More than all of this, we loved church because we knew that we came away from it changed. Don’t get me wrong, there was still plenty of imperfection in our lives. But along with the love-fest came real personal transformation: Sins confessed. Grace experienced. Old wounds healed. Broken relationships restored. Release from addictions. God not only loved us—he made us better people. We experienced not only the Beauty of his presence among us, but also the Goodness that came from the operation of his Spirit in our hearts.

But here’s the thing. As the Greek philosophers knew, humans cannot live on Beauty and Goodness alone. There is a third realm necessary for human flourishing: the realm of Truth. And in that area, I sensed that the charismatic church of my twenties was standing on thin ice. Many of our key teachings came from self-taught celebrity preachers who skewed heavily to the topical—and away from the exegetical—end of the preaching spectrum. Their messages were rousing, to be sure. They got the people standing on their feet and coming up to the altar. But by dint of stringing together out-of-context Bible verses with some homespun wisdom, these teachers took us down some garden paths: The prosperity gospel. Blame-the-victim faith healing. Demon-in-every-doorknob spiritual warfare. We fell over ourselves to get to all that wonderful Beauty and Goodness, and we left Truth in the ditch. Continue reading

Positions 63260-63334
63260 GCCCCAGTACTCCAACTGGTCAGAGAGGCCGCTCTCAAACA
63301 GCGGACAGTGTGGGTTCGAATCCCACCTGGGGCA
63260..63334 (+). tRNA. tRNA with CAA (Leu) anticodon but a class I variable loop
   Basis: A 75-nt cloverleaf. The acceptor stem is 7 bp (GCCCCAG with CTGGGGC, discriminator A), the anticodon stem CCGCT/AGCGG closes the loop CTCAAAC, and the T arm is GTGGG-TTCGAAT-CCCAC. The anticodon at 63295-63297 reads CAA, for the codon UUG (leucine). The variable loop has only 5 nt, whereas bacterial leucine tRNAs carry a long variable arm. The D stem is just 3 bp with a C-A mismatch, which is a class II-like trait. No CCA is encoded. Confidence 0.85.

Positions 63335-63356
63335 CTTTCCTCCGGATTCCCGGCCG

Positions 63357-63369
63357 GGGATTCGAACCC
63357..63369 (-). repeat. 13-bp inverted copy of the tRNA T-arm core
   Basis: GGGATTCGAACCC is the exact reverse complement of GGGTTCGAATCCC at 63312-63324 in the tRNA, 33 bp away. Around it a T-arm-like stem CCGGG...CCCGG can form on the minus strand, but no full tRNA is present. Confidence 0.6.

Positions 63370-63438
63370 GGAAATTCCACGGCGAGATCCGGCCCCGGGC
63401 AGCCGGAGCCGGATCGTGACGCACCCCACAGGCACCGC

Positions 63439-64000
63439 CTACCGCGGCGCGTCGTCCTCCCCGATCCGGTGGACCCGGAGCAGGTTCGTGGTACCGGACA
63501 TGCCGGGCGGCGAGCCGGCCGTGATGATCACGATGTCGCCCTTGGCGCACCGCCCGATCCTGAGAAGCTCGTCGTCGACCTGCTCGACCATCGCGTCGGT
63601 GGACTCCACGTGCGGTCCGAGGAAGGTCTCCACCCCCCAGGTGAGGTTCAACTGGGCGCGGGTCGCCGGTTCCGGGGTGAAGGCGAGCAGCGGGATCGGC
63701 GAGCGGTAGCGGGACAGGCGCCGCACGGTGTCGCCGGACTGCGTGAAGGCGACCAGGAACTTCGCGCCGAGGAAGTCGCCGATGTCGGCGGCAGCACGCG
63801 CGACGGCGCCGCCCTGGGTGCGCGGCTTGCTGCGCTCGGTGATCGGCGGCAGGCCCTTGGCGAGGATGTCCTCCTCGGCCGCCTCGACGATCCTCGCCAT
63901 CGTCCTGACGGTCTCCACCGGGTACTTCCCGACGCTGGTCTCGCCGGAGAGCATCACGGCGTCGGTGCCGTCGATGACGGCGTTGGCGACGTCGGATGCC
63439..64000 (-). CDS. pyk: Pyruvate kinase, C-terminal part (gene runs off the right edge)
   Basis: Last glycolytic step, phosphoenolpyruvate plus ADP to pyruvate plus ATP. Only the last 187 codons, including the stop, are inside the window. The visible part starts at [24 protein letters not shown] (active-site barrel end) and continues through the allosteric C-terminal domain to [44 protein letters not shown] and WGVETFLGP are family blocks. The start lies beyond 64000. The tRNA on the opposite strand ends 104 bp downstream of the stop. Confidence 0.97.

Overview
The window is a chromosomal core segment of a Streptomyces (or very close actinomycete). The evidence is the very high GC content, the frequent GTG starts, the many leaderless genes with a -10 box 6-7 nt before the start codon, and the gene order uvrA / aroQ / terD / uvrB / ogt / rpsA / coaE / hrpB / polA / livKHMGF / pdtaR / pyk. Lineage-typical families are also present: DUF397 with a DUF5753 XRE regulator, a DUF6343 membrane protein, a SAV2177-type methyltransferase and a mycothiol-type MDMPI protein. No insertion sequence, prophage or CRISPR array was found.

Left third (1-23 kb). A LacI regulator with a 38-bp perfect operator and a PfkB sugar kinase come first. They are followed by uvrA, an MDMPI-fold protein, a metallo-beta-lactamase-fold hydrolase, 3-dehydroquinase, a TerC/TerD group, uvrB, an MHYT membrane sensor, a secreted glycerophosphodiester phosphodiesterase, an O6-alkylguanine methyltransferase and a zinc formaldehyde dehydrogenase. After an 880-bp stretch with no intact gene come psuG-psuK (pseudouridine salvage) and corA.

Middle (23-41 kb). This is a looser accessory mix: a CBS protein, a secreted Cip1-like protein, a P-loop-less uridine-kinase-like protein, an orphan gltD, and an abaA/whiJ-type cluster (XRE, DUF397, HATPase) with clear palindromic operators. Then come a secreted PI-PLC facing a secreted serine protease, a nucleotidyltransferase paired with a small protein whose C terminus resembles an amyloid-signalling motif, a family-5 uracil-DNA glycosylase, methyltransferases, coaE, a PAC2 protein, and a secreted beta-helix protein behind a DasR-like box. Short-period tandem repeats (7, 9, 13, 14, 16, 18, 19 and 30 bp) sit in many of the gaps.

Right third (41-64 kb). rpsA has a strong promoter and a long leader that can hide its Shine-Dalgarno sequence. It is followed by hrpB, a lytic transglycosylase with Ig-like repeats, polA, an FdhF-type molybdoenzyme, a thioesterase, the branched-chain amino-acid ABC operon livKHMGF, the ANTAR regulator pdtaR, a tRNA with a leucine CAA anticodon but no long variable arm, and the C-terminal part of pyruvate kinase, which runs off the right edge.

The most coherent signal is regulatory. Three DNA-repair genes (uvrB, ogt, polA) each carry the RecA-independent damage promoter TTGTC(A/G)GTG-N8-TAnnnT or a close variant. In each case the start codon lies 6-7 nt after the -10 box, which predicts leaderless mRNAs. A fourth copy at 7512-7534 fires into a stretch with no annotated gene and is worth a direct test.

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C S Lewis and “medieval morality”


The following are some thoughts on how C S Lewis will figure as a “guide” into the look and feel of the “moral fabric of the Middle Ages,” and how that fabric differs from our own. It’s basically me grinding away at the grist for this Medieval Wisdom for Modern Protestants book.